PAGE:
Ministry matters

Call for help from the Ministry of Social Rights for the care of nearly 3,000 minors in “unprecedented migration crisis”: The Canary Islands

The Canarian Minister of Social Rights, Noemí Santana, appealed this Tuesday for “help” and “assistance” to guarantee fundamental attention to migrant minors on the islands, who currently number 2,869 under guardianship as wards of the state.

“The situation is extreme,” urged Santana during an appearance before a parliamentary committee, in which she warned that “there is not a single more space”, economic and human resources “are very scarce “, if this situation is not offered an immediate remedy, the social protection system will not be able to maintain the standards it has been able to maintain until now.

“Our concern is that in the future the attention [being provided] will be reduced, we will not allow it, we will go all the way,” she said.

Santana insists the Canary Islands are experiencing an ‘unprecedented migration crisis’ and have never had so many unaccompanied minors in foster care, with just over 2,300 in the 50 centers emergencies opened by the autonomous community and 566 in the hands of the councils. . .

In Gran Canaria, there are currently 1,421 minors in autonomous centers and 200 under the supervision of the Cabildo; in Tenerife, 117 and 609 respectively; in Fuerteventura, 23 and 168 and in Lanzarote, La Palma, La Gomera and El Hierro, a total of 191, 30, 5 and 55, all in self-contained community facilities.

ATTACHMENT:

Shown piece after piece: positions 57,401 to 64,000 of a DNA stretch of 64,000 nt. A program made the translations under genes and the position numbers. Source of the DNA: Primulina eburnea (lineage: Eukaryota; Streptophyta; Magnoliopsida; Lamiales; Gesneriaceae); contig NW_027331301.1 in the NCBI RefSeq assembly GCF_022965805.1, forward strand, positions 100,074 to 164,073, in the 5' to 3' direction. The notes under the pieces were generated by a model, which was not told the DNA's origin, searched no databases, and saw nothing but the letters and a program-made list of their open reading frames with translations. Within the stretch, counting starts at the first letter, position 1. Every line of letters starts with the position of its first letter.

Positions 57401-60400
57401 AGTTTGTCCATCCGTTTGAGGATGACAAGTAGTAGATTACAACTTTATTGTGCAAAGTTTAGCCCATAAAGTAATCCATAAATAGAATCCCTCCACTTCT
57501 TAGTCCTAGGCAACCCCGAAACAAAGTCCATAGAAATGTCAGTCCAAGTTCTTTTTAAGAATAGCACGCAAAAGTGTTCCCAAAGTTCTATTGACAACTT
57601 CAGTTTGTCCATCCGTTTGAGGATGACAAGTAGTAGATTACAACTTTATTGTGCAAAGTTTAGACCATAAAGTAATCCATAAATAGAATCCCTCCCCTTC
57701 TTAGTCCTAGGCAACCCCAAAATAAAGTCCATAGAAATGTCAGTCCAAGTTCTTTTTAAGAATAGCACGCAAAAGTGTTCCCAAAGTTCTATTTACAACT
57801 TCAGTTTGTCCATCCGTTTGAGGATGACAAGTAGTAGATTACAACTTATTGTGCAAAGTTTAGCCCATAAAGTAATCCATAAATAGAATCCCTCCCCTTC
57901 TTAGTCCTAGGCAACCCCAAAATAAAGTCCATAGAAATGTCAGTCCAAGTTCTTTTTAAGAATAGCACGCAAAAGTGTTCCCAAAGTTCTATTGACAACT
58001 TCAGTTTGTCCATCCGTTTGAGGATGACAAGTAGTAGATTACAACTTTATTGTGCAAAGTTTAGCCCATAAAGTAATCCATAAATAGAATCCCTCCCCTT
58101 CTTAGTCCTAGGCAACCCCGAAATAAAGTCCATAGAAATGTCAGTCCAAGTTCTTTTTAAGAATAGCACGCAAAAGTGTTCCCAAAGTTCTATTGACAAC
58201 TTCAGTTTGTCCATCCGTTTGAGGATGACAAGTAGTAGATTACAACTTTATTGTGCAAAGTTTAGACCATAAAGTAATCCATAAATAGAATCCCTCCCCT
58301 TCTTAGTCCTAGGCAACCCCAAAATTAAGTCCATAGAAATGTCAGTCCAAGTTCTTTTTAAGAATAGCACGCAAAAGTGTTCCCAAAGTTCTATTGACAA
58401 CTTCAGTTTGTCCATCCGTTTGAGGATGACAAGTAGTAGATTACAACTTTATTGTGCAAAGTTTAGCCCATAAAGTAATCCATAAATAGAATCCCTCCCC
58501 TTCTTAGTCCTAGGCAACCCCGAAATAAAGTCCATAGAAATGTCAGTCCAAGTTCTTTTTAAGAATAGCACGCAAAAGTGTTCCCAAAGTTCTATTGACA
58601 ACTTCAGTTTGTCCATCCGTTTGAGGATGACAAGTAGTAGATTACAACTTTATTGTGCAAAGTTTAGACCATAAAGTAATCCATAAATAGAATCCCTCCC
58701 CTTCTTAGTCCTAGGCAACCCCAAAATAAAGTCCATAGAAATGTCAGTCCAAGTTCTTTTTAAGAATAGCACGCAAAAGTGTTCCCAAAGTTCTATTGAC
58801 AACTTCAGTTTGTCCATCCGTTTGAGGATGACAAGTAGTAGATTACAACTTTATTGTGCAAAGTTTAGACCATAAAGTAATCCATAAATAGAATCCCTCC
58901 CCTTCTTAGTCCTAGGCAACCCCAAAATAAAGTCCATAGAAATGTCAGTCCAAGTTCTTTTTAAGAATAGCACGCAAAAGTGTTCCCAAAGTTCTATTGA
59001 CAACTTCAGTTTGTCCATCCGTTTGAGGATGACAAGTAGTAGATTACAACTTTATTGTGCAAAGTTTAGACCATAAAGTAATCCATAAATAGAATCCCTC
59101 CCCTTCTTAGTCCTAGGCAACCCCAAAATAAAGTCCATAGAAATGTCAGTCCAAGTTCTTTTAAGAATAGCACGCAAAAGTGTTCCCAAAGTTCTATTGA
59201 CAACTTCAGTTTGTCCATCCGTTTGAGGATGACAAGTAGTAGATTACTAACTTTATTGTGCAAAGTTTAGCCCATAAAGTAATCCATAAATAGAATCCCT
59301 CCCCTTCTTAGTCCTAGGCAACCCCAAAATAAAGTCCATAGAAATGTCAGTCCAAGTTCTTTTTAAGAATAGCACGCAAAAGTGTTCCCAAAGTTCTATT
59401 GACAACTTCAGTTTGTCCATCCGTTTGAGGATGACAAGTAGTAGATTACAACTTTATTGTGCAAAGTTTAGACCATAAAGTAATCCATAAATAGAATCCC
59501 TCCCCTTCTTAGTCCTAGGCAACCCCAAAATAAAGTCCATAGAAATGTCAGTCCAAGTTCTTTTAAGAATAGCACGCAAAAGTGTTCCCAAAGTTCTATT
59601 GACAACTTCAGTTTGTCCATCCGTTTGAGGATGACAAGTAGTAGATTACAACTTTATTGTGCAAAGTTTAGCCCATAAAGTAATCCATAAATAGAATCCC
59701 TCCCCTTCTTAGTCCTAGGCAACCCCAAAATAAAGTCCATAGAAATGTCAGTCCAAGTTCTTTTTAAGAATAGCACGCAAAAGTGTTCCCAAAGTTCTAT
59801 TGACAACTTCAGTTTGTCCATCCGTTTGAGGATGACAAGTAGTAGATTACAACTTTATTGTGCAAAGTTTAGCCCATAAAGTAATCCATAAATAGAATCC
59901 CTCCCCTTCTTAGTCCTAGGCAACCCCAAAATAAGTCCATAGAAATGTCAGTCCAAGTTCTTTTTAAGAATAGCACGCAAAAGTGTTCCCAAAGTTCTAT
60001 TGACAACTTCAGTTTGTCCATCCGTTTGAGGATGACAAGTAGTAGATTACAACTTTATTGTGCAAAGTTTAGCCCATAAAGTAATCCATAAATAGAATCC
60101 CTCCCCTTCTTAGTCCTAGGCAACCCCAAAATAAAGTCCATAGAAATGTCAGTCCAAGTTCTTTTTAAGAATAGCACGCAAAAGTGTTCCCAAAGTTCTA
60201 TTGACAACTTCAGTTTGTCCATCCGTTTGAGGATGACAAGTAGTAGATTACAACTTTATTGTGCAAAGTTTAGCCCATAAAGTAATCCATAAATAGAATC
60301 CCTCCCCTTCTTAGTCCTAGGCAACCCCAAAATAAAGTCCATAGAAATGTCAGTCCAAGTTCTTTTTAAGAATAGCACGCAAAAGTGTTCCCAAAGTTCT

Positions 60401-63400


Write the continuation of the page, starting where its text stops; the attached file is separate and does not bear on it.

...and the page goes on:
The minister lamented the “lack of collaboration” of some municipalities on the islands to open centers and also criticized the lack of “solidarity” of the rest of the autonomous communities throughout Spain, which have so far only received 298 minors.

Santana pointed out that the Canarian government “has resorted to all means” to demand from the State and the European Union (EU) a “responsible distribution” of minors in times of “humanitarian emergency” and despite the fact that the Canary Islands are a “southern border” of Spain, and of Europe, it seems that “no one remembers”.

Santana points out that the compulsory distribution of minors has been weighed down by a “legal vacuum”, causing difficulties in the execution of the protocol legislated through the interterritorial commission, she says, in the face of the “obstacles” raised by certain autonomous authorities . communities.

However, she hopes that the next Canary Islands-State bilateral commission “will be very useful” to “be able to shed light and establish what criteria” are followed.

In addition, she said she asked the Ministry of the Interior to authorize an initial assessment “at the foot of the coast” carried out by technicians and workers of the NGO “Save The Children”, in order to determine the age of each newcomer – the Home Office rejected the idea, although it asked for it again, as “it would relieve the pressure enough”. There are up to 1,280 minors currently awaiting tests to medically determine their age.

The minister said she appreciated the readiness of the Spanish government delegation to help expedite the necessary bone tests.

She said she was still waiting to meet Spain’s Minister for Migration, José Luis Escrivá, adding that although they failed to secure EU FAMI funds for the Canary Islands, there is a question of 50 million euros in the state budget this year. , in the EMP, dedicated to this very requirement, pay attention to migrations.